I'm at the top of London's totemic Gherkin landmark tower listening to SaaS CRM vendor RightNow's announcement of what it calls the 'Cloud Services Agreement'. CEO Greg Gianforte is challenging SaaS and software vendors to emulate a proposition that, to me, always should have been on the table from every reputable SaaS vendor. Essentially, RightNow is promising not to take advantage of a buyer-vendor relationship where the provider, to be frank, has the customer's most sensitive parts in a vise. For all the rhetoric that SaaS customers are free to walk away at any moment because of its supposedly pay-as-you-go business model, the truth is that, once an enterprise commits to a SaaS application, it's very difficult to back out of that relationship. People worry about their data being hosted elsewhere, but what's far more critical is that the vendor owns the customer's business processes, and it's highly disruptive to move to another provider once an organization has made a commitment to a specific platform.
RightNow's Cloud Services Agreement makes several key commitments, such as forward price visibility, being able to adjust numbers of seats in line with usage, the right to walk if the vendor doesn't meet commitments and — most strikingly — cash refunds for breaches of the SLA. I suspect a lot of people's first reaction is going to be, surely I get that already from a SaaS vendor? Amazingly, this kind of proposition is a novelty in the SaaS industry. I should add, though, that this is in large part the fault of customers, who are so used to buying conventional licensed software with no guarantees, huge shelfware components and long-term contract terms that they blindly walk into the same arrangements with SaaS vendors without even realizing there might be a better way.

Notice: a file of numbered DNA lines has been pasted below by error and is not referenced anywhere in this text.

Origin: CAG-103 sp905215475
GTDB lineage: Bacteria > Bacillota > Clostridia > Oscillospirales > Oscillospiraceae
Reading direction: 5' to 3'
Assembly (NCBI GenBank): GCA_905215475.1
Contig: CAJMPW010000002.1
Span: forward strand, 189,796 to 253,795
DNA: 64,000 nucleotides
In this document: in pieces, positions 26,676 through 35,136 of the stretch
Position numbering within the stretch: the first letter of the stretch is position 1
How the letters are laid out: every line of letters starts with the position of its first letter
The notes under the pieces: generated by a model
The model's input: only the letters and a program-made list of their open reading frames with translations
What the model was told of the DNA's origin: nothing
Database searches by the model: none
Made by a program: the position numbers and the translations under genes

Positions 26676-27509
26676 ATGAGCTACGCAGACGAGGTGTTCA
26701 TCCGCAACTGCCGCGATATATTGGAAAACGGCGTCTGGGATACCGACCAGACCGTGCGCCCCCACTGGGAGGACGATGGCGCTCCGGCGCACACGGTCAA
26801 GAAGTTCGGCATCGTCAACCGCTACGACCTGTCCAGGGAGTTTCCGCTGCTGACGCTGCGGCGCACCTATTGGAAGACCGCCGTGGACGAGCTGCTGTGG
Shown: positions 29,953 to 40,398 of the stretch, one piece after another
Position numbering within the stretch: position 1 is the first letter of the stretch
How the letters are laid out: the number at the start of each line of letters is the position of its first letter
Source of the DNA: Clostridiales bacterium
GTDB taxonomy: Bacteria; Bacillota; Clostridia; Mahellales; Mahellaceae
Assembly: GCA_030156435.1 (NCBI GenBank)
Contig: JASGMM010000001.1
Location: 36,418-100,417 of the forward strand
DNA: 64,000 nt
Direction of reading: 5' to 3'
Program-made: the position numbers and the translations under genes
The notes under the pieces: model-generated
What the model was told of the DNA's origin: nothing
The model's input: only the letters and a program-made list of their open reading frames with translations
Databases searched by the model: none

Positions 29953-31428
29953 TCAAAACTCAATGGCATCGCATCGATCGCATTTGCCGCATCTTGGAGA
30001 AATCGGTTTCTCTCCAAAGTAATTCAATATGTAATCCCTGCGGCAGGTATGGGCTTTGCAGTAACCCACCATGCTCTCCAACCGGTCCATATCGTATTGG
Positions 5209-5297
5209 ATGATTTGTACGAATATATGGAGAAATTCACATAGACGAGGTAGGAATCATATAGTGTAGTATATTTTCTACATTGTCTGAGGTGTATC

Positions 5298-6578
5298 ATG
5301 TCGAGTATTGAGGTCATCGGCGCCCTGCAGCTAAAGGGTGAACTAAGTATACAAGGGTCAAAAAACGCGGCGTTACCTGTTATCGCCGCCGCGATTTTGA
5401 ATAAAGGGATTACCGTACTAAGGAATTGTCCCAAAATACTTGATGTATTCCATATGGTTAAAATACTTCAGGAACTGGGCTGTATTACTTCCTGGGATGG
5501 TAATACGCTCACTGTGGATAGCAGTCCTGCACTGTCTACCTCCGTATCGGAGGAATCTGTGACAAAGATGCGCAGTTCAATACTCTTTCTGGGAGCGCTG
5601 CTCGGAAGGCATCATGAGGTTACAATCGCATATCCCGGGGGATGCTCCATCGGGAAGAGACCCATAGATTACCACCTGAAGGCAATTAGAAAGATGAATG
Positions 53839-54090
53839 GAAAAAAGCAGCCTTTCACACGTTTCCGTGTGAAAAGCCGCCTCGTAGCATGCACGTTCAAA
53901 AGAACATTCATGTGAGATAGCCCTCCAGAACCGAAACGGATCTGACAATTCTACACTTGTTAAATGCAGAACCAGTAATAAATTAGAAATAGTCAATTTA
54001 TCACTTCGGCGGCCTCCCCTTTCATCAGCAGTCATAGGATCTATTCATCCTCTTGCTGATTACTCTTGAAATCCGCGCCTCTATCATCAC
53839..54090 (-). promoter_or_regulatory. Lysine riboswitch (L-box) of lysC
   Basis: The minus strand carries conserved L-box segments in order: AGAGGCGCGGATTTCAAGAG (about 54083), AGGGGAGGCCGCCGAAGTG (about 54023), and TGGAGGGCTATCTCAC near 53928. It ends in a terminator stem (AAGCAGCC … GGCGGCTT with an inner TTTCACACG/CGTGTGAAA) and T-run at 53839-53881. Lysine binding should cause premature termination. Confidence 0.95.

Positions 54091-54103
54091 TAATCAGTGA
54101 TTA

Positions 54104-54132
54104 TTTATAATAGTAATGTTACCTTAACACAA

Enterprise buyers like to budget over one-year or three-year periods and in some senses it's more convenient to tie yourself into paying for too many seats because that's the way you've always done things. But SaaS vendors have been taking advantage of that, to the benefit of their bottom lines — RightNow's CEO Greg Gianforte quoted anecdotal estimates that as many as 30% of Salesforce.com seats are shelfware. Today's economic climate, however, forces buyers to scrutinize costs and value for money much more carefully and for that reason, the timing of RightNow's move is well chosen and it's quite likely I think that other vendors will now look at the contract offers they're making to customers and how they can make them more attractive.
I hope at the same time they will also look at some of the other points I've put forward in what I call my five-point code of practice for SaaS vendors. Perhaps I'll have to add a sixth point to bring in some elements of RightNow's new proposition, especially making a commitment that customers won't overpay for seats and usage ('no shelfware'), which is the standout element I think of this new announcement.